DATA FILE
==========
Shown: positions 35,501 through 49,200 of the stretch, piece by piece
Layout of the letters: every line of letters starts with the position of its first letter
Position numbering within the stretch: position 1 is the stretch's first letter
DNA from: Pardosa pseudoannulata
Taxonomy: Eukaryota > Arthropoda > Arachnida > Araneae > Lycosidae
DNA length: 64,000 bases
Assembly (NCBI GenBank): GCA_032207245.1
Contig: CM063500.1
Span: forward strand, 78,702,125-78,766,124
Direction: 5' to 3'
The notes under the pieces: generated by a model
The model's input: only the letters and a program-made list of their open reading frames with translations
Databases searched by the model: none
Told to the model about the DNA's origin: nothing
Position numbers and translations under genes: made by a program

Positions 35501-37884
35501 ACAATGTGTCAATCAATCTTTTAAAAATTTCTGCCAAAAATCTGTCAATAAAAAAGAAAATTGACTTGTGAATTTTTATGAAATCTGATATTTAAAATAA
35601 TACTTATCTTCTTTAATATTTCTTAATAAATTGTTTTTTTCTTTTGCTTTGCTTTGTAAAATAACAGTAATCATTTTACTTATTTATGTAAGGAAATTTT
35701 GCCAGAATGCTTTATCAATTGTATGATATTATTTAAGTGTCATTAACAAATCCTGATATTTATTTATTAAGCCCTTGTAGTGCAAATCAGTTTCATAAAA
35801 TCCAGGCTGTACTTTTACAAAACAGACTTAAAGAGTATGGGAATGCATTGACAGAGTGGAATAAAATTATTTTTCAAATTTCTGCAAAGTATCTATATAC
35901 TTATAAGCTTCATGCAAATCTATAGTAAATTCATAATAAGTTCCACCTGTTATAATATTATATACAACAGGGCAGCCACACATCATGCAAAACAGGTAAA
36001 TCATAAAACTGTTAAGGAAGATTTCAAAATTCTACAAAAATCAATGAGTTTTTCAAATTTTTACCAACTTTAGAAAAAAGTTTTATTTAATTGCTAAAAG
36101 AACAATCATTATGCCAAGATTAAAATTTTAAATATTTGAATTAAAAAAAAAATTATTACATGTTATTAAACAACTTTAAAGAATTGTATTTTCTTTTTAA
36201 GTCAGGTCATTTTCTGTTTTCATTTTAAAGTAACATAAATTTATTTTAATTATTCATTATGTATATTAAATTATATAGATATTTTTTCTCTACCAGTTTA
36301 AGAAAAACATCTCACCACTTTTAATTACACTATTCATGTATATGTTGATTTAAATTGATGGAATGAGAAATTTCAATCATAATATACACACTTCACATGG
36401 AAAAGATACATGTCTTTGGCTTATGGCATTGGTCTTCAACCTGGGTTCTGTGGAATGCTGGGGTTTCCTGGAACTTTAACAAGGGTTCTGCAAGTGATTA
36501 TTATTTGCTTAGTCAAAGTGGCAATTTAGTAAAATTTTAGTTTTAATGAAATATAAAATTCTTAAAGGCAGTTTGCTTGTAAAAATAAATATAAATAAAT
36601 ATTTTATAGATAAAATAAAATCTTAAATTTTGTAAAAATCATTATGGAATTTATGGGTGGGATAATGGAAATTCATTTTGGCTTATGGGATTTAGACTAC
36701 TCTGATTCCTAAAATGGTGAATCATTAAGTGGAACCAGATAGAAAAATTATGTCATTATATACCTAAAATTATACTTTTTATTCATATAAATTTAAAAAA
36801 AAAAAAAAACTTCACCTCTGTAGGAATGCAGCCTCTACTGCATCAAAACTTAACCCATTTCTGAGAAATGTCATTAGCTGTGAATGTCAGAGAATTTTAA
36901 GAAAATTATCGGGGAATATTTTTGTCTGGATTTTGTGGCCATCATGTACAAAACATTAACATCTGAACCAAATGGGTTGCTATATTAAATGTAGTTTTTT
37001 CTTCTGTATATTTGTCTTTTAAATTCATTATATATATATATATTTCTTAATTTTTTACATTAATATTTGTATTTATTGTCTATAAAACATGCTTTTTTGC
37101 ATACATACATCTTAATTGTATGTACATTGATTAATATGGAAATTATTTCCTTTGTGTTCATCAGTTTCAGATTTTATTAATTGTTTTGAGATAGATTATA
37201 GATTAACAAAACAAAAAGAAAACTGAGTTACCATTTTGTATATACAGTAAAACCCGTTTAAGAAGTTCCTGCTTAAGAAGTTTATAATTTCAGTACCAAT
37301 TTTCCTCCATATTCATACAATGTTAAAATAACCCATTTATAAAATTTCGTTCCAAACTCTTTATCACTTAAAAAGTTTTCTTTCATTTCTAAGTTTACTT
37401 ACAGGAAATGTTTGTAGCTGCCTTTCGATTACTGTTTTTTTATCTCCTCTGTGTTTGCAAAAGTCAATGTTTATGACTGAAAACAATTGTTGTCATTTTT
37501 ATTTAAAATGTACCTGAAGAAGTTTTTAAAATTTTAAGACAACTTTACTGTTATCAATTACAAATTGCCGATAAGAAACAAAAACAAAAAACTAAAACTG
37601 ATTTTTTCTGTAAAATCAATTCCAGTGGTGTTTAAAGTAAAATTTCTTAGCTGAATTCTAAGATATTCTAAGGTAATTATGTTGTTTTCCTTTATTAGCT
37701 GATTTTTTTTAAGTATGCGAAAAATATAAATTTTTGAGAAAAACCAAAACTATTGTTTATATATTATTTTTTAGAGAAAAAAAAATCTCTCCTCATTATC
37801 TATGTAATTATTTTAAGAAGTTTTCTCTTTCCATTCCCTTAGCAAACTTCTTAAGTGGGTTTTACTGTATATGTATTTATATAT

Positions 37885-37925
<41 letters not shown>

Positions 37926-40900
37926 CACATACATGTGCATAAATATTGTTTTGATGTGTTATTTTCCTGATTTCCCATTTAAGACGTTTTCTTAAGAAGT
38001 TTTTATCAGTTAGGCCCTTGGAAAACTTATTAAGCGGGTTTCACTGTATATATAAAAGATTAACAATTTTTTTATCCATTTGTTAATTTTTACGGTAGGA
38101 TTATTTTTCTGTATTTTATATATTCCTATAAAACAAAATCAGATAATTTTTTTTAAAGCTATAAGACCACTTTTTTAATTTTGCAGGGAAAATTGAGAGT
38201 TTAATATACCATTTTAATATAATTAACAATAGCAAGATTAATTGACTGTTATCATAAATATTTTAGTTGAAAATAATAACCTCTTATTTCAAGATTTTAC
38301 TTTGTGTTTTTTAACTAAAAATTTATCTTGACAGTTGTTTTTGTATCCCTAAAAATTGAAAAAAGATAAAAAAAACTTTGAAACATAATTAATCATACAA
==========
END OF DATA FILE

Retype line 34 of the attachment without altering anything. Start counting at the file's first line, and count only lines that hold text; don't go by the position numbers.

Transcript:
37201 GATTAACAAAACAAAAAGAAAACTGAGTTACCATTTTGTATATACAGTAAAACCCGTTTAAGAAGTTCCTGCTTAAGAAGTTTATAATTTCAGTACCAAT